This chapter introduces the Person-in-Environment (PIE) framework, a research design and a nationwide empirical study, developed by the author, to measure the relative impacts of socio-structural and personal factors on individual-level information behaviours (IB) and outcomes. The IB field needs to tackle two questions: (1) In a particular situation, how much of an individual's IB is influenced by personal characteristics? and (2) How much of this behaviour is shaped by one's environment, such as socio-structural barriers? PIE is a beginning effort to address this agency–structure debate, which is a topic that confronts many social scientists. This chapter first outlines IB research relevant to agency–structure integration. It then presents six principles of the PIE framework. Personal characteristics (e.g. cognitive and affective factors) and socio-structural factors (e.g. information resources distribution) are conceptualised as interrelated. Thus, these need to be tested simultaneously. Previously, it was difficult to link individual- and societal-level datasets because their units of observation often vary. To overcome these methodological challenges, this author purposed a research design that employs secondary analysis, geographic information systems techniques and structural equation modelling. An empirical study of the library usage by 13,000 American 12th graders is presented to demonstrate PIE's applicability. Discussions on the future directions of PIE studies conclude the chapter. The PIE framework can contribute to conceptual and methodological development in IB research. It also offers scholars and policymakers a way to empirically assess the contributions of information services on an individual's life, while taking personal differences into account.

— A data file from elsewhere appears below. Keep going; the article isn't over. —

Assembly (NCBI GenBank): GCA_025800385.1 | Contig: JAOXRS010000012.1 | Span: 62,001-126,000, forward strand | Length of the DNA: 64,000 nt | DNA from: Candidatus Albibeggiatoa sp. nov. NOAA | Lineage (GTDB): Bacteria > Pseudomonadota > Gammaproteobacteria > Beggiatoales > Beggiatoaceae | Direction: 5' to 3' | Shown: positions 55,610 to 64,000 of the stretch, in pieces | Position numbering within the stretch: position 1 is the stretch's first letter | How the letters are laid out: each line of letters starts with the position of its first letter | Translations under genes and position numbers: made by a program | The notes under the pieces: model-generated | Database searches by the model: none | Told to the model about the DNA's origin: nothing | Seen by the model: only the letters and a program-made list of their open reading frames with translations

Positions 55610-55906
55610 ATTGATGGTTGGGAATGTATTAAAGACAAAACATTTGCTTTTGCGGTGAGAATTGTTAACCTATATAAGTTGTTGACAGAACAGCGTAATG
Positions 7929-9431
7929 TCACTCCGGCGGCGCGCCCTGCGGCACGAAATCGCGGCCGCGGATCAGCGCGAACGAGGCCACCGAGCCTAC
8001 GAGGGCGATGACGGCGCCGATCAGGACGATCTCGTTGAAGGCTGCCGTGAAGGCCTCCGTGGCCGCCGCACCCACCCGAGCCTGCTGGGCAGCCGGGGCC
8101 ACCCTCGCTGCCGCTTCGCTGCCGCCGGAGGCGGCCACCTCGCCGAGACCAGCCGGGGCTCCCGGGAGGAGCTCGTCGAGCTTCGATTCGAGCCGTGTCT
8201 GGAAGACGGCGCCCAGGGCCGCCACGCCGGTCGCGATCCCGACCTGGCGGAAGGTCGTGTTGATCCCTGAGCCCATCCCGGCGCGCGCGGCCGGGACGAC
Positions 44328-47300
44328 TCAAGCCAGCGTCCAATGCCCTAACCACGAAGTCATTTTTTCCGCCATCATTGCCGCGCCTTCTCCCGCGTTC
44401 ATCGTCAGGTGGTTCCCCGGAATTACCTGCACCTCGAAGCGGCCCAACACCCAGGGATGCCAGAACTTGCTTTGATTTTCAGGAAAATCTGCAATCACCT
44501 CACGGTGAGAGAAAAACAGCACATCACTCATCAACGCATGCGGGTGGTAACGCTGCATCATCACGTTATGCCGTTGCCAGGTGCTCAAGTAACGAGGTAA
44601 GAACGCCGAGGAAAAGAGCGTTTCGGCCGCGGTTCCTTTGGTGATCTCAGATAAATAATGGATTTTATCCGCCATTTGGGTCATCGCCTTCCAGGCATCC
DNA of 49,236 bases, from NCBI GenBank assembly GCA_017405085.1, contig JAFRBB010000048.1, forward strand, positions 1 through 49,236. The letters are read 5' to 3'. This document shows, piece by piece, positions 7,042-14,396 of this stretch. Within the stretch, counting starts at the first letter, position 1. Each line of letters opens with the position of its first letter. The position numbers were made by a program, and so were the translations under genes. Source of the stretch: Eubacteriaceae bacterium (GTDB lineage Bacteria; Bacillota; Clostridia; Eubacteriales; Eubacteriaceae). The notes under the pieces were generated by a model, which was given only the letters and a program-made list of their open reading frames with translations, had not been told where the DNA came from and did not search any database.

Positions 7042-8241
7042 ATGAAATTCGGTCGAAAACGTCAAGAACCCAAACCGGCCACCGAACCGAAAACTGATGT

Details

New Directions in Information Behaviour
Type: Book
ISBN: 978-1-78052-171-8

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Article
Publication date: 14 March 2016

Pertti Vakkari, Svanhild Aabø, Ragnar Audunson, Frank Huysmans, Nahyun Kwon, Marjolein Oomes and Sei-Ching Joanna Sin

The purpose of this paper is to compare the perceived benefits of public libraries between five culturally different countries: Finland, Norway, the Netherlands, South…

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1450

Abstract

Purpose

The purpose of this paper is to compare the perceived benefits of public libraries between five culturally different countries: Finland, Norway, the Netherlands, South Korea and the USA.

Design/methodology/approach